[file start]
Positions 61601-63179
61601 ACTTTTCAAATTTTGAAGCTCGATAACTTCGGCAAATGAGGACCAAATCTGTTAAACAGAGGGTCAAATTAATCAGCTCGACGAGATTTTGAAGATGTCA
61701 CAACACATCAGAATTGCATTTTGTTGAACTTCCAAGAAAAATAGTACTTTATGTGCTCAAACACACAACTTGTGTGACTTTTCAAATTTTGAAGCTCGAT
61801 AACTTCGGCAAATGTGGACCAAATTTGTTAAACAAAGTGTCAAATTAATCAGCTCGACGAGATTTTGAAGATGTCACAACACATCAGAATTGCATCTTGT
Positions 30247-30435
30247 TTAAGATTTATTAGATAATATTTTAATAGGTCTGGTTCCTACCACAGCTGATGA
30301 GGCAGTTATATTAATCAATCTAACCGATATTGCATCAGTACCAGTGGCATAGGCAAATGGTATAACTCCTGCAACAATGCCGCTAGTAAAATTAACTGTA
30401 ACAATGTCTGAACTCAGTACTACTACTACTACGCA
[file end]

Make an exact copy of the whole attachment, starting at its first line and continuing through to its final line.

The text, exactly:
Positions 61601-63179
61601 ACTTTTCAAATTTTGAAGCTCGATAACTTCGGCAAATGAGGACCAAATCTGTTAAACAGAGGGTCAAATTAATCAGCTCGACGAGATTTTGAAGATGTCA
61701 CAACACATCAGAATTGCATTTTGTTGAACTTCCAAGAAAAATAGTACTTTATGTGCTCAAACACACAACTTGTGTGACTTTTCAAATTTTGAAGCTCGAT
61801 AACTTCGGCAAATGTGGACCAAATTTGTTAAACAAAGTGTCAAATTAATCAGCTCGACGAGATTTTGAAGATGTCACAACACATCAGAATTGCATCTTGT
Positions 30247-30435
30247 TTAAGATTTATTAGATAATATTTTAATAGGTCTGGTTCCTACCACAGCTGATGA
30301 GGCAGTTATATTAATCAATCTAACCGATATTGCATCAGTACCAGTGGCATAGGCAAATGGTATAACTCCTGCAACAATGCCGCTAGTAAAATTAACTGTA
30401 ACAATGTCTGAACTCAGTACTACTACTACTACGCA